Beggs’ Brief: advice on honors physics

Tommy Beggs, Staff Writer

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Honors physics is a notoriously difficult class for South students. The concepts in physics are an entirely new way of thinking about certain concepts of math and science, which puts students outside of their comfort zones.

Here at The Optimist, we want to offer our best advice to help anyone through this rigorous course.

First, write out every variable given when faced with a problem. If you organize what you are given and what you need to find, then the equations that you can use will be far more clear. This 15 second detour will shed light on a problem that is difficult to conceptualize in your head.

Second, draw detailed pictures when taking notes. It is easy to get lost in trying to plug numbers into a formula without knowing which number is which. This simple little addition to your notes will help you visualize what is actually taking place with any given situation. The visual aid will help you determine which way vectors such as force, velocity, acceleration and more are acting, which is critical when plugging numbers into  formulas.

Third, don’t memorize problems from homework and then translate them to quiz or test questions directly. One word in the new problem can change what you have to do entirely. To overcome this, it is imperative that you know what is happening conceptually in a given question so that you can adjust your problem solving method accordingly.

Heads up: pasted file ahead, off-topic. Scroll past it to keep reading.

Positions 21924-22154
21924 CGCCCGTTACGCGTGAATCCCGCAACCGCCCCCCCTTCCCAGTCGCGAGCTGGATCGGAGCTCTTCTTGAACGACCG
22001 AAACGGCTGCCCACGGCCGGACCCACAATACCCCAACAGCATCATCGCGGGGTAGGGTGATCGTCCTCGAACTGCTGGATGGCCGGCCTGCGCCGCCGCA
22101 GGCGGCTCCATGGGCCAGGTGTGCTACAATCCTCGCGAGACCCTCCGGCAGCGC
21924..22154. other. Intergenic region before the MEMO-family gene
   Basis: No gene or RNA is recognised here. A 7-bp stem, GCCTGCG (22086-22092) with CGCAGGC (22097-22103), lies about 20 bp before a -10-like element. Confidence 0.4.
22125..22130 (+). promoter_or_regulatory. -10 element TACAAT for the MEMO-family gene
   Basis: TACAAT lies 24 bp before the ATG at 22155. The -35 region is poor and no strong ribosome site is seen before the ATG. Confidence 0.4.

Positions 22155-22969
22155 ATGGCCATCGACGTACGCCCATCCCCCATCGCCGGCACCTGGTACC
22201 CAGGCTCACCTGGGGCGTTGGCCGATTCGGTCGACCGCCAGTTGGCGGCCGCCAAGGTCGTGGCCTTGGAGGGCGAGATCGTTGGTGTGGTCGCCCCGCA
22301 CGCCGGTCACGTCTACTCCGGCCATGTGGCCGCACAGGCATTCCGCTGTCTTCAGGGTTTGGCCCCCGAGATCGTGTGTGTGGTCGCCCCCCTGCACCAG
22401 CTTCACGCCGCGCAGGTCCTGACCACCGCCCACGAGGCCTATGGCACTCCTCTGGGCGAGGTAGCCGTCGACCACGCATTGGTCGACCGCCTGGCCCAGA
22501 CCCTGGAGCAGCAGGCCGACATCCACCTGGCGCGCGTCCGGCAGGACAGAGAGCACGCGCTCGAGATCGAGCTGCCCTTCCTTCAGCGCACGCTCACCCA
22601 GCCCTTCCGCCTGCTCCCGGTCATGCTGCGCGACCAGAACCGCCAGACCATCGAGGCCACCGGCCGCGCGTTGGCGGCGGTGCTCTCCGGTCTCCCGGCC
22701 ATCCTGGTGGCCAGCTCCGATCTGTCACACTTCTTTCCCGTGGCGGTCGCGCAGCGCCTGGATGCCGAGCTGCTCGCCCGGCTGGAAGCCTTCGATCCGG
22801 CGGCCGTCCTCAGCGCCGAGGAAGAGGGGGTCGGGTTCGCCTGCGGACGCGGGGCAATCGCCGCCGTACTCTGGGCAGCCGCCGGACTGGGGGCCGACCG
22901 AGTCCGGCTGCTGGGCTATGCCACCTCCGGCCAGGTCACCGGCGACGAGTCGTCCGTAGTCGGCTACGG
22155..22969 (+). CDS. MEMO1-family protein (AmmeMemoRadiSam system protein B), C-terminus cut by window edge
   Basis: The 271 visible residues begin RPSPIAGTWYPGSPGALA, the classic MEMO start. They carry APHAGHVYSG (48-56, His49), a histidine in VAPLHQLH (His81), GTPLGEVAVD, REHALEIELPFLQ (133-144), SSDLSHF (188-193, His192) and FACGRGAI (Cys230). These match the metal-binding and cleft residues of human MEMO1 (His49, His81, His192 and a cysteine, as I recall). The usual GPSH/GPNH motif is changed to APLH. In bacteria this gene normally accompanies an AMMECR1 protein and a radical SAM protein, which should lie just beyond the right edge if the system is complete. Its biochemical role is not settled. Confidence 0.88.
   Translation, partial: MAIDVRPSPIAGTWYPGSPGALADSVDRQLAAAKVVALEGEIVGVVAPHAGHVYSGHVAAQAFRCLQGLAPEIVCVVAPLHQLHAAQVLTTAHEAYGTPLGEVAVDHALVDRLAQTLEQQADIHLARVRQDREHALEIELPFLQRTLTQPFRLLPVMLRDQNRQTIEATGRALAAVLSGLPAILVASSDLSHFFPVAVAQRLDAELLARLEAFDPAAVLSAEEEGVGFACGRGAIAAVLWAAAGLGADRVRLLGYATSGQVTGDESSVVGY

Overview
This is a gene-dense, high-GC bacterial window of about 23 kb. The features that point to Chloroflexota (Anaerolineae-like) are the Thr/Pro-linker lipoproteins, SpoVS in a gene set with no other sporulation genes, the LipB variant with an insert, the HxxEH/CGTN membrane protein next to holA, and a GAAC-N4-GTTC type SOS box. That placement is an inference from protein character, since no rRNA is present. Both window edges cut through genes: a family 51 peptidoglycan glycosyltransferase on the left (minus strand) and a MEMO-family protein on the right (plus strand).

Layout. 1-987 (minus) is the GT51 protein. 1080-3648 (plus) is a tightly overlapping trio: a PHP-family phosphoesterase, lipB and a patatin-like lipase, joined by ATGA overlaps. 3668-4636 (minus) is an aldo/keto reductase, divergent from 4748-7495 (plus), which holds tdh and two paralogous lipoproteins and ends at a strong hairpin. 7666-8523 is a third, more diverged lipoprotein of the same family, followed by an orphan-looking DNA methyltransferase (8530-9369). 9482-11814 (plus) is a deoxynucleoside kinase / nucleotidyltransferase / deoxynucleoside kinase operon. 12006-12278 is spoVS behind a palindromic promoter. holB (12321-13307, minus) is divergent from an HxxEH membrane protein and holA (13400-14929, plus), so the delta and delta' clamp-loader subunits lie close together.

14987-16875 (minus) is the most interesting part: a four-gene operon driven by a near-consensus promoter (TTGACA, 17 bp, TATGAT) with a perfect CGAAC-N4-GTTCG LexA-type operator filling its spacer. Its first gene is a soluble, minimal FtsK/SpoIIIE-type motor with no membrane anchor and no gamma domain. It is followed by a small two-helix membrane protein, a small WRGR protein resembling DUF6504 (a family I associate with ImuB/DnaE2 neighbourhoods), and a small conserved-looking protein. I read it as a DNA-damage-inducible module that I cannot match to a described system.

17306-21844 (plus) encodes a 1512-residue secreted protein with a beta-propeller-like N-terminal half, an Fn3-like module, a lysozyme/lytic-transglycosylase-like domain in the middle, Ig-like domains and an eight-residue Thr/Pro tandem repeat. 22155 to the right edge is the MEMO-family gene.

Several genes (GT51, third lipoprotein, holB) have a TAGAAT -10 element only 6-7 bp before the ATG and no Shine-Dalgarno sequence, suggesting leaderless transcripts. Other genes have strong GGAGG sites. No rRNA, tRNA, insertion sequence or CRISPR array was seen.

Next, be sure to pay attention during labs. Labs are a tangible way to learn a concept. This is especially important when learning about electricity, light and heat because those are forms of energy that are difficult to visualize without experience. A deep understanding of lab projects will be more than helpful in solving test problems.

Finally, don’t make the mistake of staying on a problem that you are stuck on for more than a couple of minutes. If you have written out your variables, drawn a picture or force diagram, and it still doesn’t make sense, move on and come back to it. This basic test taking strategy is especially applicable to physics because everything relates to everything else in some way, so you can use conceptual information from other areas of the test or homework to better understand the method that you need to use.

If you are struggling with physics, then give these tips a try. They will hopefully make your experience in class much better!

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